USS La Salle (AP-102)

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USSLasalleAP-102.JPG
History
Name: USS La Salle
Builder: Moore Dry Dock Company, Oakland, California
Laid down: 29 April 1942
Launched: 2 August 1942
Acquired: 18 March 1943
Commissioned: 31 March 1943, as USS Hotspur
Decommissioned: 24 July 1946
Renamed: USS La Salle, 6 April 1943
Honors and
awards:
8 battle stars (World War II)
Fate:
  • Returned to the Maritime Commission, 25 July 1946
  • Sold for commercial service, 1948
  • Wrecked and scrapped, 1968
General characteristics
Class and type: La Salle-class transport
Displacement: 5,933 long tons (6,028 t)
Length: 459 ft 2 in (140 m)
Beam: 63 ft (19 m)
Draft: 23 ft (7 m)
Propulsion: Steam turbine, single shaft, 6,000 hp (4,474 kW)
Speed: 16.5 knots (30.6 km/h; 19.0 mph)
Troops: 1,676 men
Complement: 316 officers and enlisted
Armament:

The first USS La Salle (AP-102) of the United States Navy was the lead ship of her class of transport ships in use during the latter part of World War II.

The ship was laid down on 29 April 1942 under Maritime Commission contract as the Type C2 ship SS Hotspur by Moore Dry Dock Company, Oakland, California, launched on 2 August 1942, sponsored by Mrs. Naomi S. Kehoe, acquired by the Navy on 18 March 1943, and commissioned as Hotspur on 31 March 1943, Comdr. Fred C. Fluegel in command.

Service history[edit]

Renamed La Salle on 6 April 1943, she left Naval Base Ventura County in Port Hueneme, California on 14 April with Seabees for Guadalcanal, returning to San Francisco on 10 July. On 7 August, she departed from Port Hueneme, California, carrying contingents of United States Navy Argus Units 7,8 and 9, the Ninth Special Construction Battalion and the Fifth Special Medical Unit all bound for operations in the South Pacific. From there she steamed to Wellington, New Zealand, arriving on 27 October. There and in the New Hebrides, she conducted simulated attacks and landing boat exercises with marines in preparation for the assault on Tarawa, for which she sailed on 13 November with Task Force 53. She arrived off the invasion beaches on 19 November, and was shelled by enemy shore batteries early the next morning, suffering no serious damage. She cleared Tarawa the 24th and steamed to San Diego, where she arrived on 13 December to prepare for the invasion of the Marshalls.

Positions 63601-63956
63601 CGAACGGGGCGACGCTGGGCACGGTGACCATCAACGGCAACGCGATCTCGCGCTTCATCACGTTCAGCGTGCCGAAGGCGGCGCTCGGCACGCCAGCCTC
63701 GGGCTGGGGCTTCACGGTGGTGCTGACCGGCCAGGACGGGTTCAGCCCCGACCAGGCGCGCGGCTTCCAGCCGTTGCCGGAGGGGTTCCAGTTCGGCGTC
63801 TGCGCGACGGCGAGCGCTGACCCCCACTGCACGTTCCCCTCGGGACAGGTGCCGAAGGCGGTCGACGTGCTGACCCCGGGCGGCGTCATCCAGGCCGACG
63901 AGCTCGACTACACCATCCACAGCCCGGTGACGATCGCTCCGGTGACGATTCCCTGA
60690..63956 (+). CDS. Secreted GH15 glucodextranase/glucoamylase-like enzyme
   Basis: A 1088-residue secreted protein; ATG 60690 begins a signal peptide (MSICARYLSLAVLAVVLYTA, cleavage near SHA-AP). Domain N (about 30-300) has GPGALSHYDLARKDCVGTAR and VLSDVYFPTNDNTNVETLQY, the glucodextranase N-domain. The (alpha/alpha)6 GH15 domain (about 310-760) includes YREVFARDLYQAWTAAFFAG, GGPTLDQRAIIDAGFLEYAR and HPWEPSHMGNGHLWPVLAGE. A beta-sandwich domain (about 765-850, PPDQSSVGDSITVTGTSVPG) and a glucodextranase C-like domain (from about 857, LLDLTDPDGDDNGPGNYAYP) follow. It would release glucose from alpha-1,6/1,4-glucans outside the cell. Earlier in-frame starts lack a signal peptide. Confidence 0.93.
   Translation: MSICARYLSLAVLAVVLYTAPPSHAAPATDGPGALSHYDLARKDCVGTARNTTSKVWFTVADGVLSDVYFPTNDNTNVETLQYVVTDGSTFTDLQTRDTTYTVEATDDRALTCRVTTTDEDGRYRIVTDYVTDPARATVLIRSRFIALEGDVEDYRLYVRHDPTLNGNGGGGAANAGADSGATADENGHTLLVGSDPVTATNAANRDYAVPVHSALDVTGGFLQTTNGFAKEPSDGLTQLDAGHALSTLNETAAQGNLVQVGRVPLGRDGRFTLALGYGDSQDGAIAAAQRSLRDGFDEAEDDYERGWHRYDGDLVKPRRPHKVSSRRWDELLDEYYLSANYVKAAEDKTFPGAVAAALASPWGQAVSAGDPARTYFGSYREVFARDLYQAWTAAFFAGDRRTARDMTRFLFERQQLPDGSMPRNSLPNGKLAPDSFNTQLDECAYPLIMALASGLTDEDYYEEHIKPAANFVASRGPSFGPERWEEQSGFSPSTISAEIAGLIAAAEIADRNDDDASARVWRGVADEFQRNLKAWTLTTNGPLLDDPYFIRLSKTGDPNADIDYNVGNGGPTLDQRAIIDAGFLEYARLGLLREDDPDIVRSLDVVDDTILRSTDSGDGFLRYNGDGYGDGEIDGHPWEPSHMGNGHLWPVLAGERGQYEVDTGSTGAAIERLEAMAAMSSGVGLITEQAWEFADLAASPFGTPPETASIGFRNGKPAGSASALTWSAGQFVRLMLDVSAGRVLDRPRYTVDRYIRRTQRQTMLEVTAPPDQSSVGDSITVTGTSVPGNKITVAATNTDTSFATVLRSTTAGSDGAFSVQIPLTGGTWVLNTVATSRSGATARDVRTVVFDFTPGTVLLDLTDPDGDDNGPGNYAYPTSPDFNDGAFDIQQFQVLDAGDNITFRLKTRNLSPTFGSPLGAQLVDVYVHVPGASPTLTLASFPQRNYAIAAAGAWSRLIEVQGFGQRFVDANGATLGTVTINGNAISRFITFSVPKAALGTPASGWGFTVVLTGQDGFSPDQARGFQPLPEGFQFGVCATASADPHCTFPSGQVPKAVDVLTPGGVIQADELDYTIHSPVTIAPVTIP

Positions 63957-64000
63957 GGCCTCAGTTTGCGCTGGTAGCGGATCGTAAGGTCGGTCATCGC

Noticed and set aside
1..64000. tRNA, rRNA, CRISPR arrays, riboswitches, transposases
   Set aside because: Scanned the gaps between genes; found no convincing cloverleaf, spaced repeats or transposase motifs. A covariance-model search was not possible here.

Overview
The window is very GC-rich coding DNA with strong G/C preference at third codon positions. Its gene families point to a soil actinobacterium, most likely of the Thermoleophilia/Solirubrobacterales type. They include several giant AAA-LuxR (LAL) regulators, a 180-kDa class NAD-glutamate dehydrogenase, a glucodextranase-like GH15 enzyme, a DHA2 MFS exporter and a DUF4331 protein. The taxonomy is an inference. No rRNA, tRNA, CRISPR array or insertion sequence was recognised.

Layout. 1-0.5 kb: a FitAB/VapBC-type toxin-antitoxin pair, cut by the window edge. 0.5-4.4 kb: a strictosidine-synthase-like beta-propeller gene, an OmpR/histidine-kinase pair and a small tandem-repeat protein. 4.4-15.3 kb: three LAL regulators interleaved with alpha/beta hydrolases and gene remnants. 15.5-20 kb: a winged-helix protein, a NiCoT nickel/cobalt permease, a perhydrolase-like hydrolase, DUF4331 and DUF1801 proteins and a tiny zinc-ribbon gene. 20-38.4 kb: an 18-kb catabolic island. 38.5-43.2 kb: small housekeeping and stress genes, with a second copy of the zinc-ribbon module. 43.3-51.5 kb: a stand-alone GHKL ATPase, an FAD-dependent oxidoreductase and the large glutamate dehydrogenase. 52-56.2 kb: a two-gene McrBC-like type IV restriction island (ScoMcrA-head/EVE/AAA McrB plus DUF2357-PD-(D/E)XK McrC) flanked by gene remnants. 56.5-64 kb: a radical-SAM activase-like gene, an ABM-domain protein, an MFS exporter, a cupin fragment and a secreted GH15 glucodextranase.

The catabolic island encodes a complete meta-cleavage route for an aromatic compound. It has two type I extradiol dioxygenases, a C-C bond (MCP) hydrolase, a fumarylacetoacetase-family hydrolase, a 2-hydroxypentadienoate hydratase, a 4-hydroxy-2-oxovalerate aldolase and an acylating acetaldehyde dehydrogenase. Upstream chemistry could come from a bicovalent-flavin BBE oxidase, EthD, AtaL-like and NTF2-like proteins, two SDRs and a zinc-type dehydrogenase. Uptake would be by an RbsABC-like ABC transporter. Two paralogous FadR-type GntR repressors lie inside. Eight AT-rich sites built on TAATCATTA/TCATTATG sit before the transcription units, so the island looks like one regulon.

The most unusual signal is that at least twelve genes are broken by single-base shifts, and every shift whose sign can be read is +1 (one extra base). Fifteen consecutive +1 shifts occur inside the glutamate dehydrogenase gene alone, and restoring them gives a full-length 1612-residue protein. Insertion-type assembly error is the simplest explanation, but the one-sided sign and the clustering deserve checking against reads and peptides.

La Salle left the west coast on 13 January 1944 and arrived off Kwajalein eight days later to land men of the 4th Marine Division. La Salle left the atoll on 8 February for Pearl Harbor, then later made several reinforcement movements.

From Pearl Harbor she sailed on 11 May with troops for the invasion of the Marianas, arriving on D-Day, 15 June to witness the pre-invasion bombardment before landing her marines. She retired from the battle zone on 23 June and reached Pearl Harbor on 24 July. She then proceeded to Guadalcanal in August where rehearsals for the capture of the Palaus ended on 8 September. She arrived off the Palaus on 15 September and made a feinting attack to keep enemy troops occupied in the northern islands during the attack on Peleliu itself. She landed her troops on the beaches of Angaur the 17th and departed on 23 September for Manus, where she embarked 1,373 troops of the Army 1st Cavalry Division for the Leyte invasion.

La Salle reached the northern transport area off Leyte on 20 October, and all troops and cargo were ashore by nightfall. She retired to the Palaus and then to Guam, where she embarked reinforcements for transport to San Pedro Bay on 23 November. The vessel next loaded 934 troops at Sansapor, New Guinea, and sailed on 30 December for Luzon. On the morning of her departure, she assisted in shooting down an enemy "Jake". She unloaded on 9 January at Lingayen Gulf, and then returned to Leyte.

On 29 January 1945 she arrived off Luzon to discharge 731 troops in order to block Japanese retirement into the Bataan Peninsula. She departed the same day and put into San Pedro Bay on 1 February to prepare for the invasion of Okinawa, off which she arrived from Ulithi on 11 April. She fought off heavy suicide attacks during the next five days, and retired unscathed on 16 April, steaming for Guam and a Seattle overhaul.

Between September 1945 and June 1946, La Salle made four "Magic Carpet" voyages, and one passage in January to deliver occupation troops to Yokosuka. She decommissioned at Seattle on 24 July 1946 and was returned to the Maritime Commission the following day.

La Salle received eight battle stars for World War II service.

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